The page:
How to get divorced can be a multi-faceted, complicated, entangled, frustrating, non-linear, jumble of a messy process. Not surprising, given that there are two spouses, years of history, hot emotions, finances, children, a home, secrets and lies, and hidden agendas involved.

Given all this, though, let me try to keep this “how to get divorced in Maryland” piece as simple as possible for this medium (please contact us for more detail.) Here are what we consider to be three essential components.

 #1: Financially Prepare and Protect Yourself Before You Start the Divorce

  • Open a separate checking and credit card account at a new bank
  • Check your credit report and score and then periodically track
  • Establish private communication, e.g., P.O. box, email account
  • Gather and copy financial and legal documents—tax returns, statements for loans, bank and retirement accounts, investments, wills, trusts, deeds, car registrations, insurance policies—and store them outside of the marital home

#2: Talk to Professionals

Most think to first call a lawyer after they talk to a few of their friends and family members. Let me suggest otherwise. Friends and Cousin Amy are great for support but they aren’t likely stellar for advice on how to handle one of the most important and costly events of your life. While well-intentioned, their cases and knowledge of others’ situations are different than yours and you will need the advice of a professional for accurate advice.

You’re best first stop is not with a lawyer but with a far more neutral and resourceful individual: a reputable divorce coach. She or he can help you assess your situation and choose the best path forward and how to execute. They can also help you with setting objectives for how you want to handle the divorce on a personal level, i.e., how to be your “best self.” They can help you better work with a lawyer or mediator, saving you money and significant angst. They are more than anything, the quarterback on your divorce team who can help you assemble the right individuals for the jobs you’ll need to get done.

Lawyers, of course, are a critical component for their knowledge of the legal process. They will often unnecessarily steer you, though, to costly litigation, without regard for what will be best for you and your spouse. Many lawyers are now moving into mediation as its become more popular with divorcing couples, but keep in mind that lawyers aren’t necessarily the best choice for mediation. They are also not equipped to handle the emotional, practical, or complex financial issues of divorce, so make sure you talk to more than just a lawyer early on in the divorce process.

Mediators are a good information source as you consider mediation as a divorce process. Other professionals to consider are a Certified Divorce Financial Analyst® (CDFA®) to discuss optimal or creative financial settlement options, or a therapist who may be able to provide extended emotional support.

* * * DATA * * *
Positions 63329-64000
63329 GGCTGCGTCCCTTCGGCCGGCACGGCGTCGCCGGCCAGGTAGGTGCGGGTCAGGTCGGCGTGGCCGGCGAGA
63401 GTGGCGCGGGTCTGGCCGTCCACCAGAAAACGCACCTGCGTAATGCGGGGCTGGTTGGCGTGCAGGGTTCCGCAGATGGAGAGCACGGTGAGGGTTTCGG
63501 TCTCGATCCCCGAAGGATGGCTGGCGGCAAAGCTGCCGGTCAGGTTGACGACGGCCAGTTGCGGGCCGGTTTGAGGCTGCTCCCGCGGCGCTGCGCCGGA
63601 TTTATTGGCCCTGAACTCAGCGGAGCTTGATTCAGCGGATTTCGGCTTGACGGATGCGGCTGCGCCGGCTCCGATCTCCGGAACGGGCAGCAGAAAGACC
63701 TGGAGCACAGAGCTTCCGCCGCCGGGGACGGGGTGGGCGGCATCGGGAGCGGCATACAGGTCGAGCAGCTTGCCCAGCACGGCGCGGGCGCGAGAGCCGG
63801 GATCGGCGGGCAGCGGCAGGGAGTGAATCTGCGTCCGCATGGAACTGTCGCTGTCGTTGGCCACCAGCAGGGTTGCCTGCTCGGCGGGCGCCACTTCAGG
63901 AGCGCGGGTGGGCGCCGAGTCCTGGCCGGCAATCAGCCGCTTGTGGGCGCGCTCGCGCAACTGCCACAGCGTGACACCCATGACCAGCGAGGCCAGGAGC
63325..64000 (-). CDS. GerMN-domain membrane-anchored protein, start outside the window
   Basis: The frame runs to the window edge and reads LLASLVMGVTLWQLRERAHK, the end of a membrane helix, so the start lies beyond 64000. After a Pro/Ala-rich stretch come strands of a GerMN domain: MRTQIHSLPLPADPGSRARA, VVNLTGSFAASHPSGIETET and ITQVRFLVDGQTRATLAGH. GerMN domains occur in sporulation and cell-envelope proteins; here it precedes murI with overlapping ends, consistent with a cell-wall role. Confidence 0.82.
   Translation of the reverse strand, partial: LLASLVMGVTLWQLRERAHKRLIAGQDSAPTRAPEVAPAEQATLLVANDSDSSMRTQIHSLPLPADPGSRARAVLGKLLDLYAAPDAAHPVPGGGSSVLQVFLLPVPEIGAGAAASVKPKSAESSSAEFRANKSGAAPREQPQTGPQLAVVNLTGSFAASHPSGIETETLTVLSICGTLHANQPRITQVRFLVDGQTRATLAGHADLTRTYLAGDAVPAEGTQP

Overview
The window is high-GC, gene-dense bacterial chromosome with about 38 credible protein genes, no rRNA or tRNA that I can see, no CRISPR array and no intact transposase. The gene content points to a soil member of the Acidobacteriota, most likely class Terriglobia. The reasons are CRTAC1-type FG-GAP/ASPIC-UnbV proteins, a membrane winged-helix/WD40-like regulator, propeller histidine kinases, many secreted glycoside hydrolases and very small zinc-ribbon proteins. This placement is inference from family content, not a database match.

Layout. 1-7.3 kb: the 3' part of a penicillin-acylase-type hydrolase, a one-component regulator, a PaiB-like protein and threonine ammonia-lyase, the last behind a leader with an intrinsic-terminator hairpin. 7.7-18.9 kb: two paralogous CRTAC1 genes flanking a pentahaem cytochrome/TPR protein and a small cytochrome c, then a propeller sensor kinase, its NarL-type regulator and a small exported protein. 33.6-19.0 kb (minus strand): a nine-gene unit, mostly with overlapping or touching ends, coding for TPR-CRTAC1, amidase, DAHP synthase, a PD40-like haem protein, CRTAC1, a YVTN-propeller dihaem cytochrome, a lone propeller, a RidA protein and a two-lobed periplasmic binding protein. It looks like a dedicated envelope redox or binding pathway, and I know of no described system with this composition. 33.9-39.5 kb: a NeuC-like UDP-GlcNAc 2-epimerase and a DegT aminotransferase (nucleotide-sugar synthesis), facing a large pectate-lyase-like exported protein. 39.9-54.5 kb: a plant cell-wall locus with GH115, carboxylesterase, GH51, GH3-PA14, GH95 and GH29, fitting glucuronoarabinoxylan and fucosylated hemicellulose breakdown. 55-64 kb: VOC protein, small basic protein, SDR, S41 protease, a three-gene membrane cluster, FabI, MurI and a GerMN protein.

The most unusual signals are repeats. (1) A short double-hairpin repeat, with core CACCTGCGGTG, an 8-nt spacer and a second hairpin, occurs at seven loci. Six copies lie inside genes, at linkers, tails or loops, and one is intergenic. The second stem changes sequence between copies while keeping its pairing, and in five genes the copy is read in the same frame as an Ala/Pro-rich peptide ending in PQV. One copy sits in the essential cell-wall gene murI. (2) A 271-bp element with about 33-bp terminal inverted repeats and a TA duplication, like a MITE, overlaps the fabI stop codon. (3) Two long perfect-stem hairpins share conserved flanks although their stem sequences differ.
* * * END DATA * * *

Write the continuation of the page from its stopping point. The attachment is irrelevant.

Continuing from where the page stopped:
# 3: Familiarize Yourself with MD Divorce Law and County Procedures

a. Legal Separation

In Maryland, there is no legal separation but a “limited divorce” serves as a legal separation. Even without legal recognition of a separation you can still create a legally binding separation agreement that covers such things as child support, spousal support, joint bills, parenting plan, health insurance, loans and other debts, etc.  

b. Residency

If the ground for divorce occurred in Maryland, you need only be currently living in Maryland at the time you file for divorce. If the grounds for divorce occurred outside Maryland, you or your spouse must have lived in Maryland for at least six months before filing your divorce complaint.

 c. Types of Divorce, Waiting Periods, and Filings

 In Maryland, there are two types of divorce: limited and absolute. A limited divorce is essentially a legal separation.  

  • Grounds for limited divorce
    • Separation
    • Cruelty or excessively vicious conduct
    • Desertion
  • Additional grounds for absolute divorce
    • 12-month separaton 
    • Mutual consent
    • Adultery
    • Imprisonment for a crime
    • Insanity

Additionally, there are no-fault divorces and at fault divorces and they may be treated differently when it comes to awarding alimony and sometimes, custody if the fault ground negatively affects the children. A no-fault divorce is based on either a 12-month separation or mutual consent. At fault grounds include adultery, actual desertion, and constructive desertion (typically this is cruelty). At-fault divorces will not be granted if the plaintiff is also determined to be at-fault.

 Divorce filings are handled by county court. Filing can take place where either of the spouses resides. Each county has its own procedures and fees and should be researched prior to filing.

 d. Support, Settlement and Custody Agreements

It’s important to note that if you have financial and custody issues to work out before the divorce is finalized you must do so before the waiting period is over or the decisions will be deferred to the court. The court will look to the filing spouse for their preferences.

If you both hire attorneys and litigate in the courts, you will likely spend a minimum of $30,000 – $40,000. Mediation can reduce fees to less than $10,000. Courts will appoint legal representation for those in need or you can negotiate the financial and custody terms yourselves.